Neither brokerage would name their insurer partners.

The brokerages also said that they are not familiar with any insurer having to pay any claims for crypto losses, despite all the reports about thefts and hacks.

Policies Vary

The coverages vary.

AIG said that after meeting with cryptocurrency trading platforms and custodians, the insurer has included crypto coverage in its standard policy forms, but it did not want to say how much business it has done in this area.

XL, for its part, said it has taken a careful approach to assessing risks and has analyzed the coverage on an individual case basis, but did not wish to give more details.

Chubb indicated it does not seek to offer coverage for crypto wallets or exchanges, and it did not wish to specify what types of crypto businesses it covers.

Lloyd’s of London this month released guidance on crypto coverage and instructed agents to exercise caution regarding cryptocurrencies.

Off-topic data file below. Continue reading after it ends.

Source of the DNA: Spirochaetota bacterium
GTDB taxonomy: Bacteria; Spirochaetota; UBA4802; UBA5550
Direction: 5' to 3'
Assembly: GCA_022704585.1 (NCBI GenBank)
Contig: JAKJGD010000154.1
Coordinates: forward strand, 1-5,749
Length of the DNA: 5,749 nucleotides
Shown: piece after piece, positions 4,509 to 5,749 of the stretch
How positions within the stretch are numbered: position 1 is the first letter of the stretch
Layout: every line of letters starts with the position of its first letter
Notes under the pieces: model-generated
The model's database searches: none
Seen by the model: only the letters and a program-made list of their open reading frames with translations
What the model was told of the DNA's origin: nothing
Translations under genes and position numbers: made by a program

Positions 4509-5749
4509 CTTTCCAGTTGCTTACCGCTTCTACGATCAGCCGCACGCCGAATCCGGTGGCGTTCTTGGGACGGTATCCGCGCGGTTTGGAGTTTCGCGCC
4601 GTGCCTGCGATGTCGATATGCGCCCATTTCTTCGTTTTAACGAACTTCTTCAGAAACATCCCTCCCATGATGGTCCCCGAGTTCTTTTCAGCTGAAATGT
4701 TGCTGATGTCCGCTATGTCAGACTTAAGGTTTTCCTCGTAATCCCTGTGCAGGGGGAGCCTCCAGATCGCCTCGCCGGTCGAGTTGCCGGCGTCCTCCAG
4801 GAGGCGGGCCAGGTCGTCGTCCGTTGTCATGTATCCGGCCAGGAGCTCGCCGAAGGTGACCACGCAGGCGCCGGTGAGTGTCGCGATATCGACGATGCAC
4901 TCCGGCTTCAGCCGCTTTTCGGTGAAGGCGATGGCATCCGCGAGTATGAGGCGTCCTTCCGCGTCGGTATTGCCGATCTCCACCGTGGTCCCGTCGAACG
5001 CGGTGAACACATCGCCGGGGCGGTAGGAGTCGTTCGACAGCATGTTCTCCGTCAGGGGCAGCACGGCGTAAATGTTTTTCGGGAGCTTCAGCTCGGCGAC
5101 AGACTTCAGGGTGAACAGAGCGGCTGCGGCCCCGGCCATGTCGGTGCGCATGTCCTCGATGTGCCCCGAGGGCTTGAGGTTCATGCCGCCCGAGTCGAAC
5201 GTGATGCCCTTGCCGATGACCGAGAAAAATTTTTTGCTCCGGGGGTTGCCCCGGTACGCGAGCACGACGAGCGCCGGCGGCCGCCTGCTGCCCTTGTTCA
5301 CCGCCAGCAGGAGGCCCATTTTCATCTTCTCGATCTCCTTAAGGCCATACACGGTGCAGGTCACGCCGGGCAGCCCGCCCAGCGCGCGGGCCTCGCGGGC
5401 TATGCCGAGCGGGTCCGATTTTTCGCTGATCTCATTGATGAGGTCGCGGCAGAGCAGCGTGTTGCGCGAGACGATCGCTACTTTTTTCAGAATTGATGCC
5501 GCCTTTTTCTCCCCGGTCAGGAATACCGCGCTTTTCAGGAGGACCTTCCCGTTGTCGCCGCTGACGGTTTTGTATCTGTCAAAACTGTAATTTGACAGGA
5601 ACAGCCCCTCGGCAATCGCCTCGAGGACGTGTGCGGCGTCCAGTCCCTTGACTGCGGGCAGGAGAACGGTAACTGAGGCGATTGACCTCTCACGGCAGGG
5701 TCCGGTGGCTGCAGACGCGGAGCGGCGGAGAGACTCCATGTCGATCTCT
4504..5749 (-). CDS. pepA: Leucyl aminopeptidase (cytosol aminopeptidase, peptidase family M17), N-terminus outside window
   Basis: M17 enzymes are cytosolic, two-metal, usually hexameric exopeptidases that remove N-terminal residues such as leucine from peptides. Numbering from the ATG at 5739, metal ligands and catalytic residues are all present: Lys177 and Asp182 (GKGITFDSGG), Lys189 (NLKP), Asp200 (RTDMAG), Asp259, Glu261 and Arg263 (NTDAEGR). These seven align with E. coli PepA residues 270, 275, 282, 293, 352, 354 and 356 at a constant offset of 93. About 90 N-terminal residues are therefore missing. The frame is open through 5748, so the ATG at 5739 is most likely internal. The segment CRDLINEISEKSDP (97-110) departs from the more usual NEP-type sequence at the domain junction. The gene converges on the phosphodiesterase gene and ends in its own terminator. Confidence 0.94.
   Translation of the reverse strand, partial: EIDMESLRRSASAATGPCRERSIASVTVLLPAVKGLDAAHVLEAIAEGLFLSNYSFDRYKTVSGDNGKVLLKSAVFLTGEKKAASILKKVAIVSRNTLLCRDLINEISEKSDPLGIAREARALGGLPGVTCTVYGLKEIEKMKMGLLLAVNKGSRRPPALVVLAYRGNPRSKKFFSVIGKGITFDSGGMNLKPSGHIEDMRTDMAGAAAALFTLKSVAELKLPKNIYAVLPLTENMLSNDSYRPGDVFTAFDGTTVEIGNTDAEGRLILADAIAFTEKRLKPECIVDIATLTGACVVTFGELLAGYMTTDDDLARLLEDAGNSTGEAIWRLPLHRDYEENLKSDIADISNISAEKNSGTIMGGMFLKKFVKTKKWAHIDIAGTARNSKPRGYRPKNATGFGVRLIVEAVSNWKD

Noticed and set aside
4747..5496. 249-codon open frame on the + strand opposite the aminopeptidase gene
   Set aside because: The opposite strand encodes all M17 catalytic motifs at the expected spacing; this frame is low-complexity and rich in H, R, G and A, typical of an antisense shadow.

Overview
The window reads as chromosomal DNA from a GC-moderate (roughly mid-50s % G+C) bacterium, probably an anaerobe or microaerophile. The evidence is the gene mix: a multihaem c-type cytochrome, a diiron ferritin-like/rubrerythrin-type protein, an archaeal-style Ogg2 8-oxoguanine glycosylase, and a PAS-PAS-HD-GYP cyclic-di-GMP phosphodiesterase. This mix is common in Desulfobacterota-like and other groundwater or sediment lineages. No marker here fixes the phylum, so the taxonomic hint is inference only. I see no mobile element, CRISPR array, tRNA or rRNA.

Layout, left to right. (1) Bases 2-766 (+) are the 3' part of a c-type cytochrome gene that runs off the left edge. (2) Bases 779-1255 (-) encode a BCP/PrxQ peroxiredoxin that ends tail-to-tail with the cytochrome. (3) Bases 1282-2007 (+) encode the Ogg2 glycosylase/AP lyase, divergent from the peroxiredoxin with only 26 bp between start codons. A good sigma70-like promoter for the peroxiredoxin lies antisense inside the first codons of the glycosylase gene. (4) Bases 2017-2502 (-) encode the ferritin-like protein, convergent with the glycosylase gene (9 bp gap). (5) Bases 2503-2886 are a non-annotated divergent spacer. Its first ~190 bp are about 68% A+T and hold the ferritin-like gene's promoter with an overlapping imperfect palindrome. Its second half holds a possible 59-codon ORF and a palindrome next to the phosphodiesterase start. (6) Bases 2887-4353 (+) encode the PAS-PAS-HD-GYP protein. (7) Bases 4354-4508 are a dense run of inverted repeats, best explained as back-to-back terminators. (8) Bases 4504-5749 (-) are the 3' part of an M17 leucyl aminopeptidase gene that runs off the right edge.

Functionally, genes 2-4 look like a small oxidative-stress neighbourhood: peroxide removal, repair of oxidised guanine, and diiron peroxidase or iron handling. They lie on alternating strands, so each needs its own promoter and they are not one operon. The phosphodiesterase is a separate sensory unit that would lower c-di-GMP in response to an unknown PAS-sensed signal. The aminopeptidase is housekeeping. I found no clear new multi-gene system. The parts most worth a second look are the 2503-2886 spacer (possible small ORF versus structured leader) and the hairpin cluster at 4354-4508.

Coinbase has coverage for a portion of its cryptocurrency holdings, including coverage for funds stored in hot wallets. The company disclosures do not indicate the amount that is covered for the deposits stored offline for security purposes.

Japan Leads

Coverage appears to be more available to companies in Japan.

Mitsui Sumitomo Insurance in Japan covers both internal and external risks, including employee theft, mistakes, unauthorized access. The insurer also provides security audits and does background checks for employees.

A transaction services provider, bitFlyer, offers coverage for payment transactions in Japan, covering merchants for gateway issues, mishaps and transaction delays to companies with POS systems. The coverage is offered through Mitsui Sumitomo Insurance.

Some Consider Self Insuring

Some crypto companies are exploring self insurance because of the high cost of available policies. In addition to the high cost, policies can take months to approve, and they include exclusions. A loss from service interruption might be covered while loss from theft is not. Some claim the exclusions render some policies useless.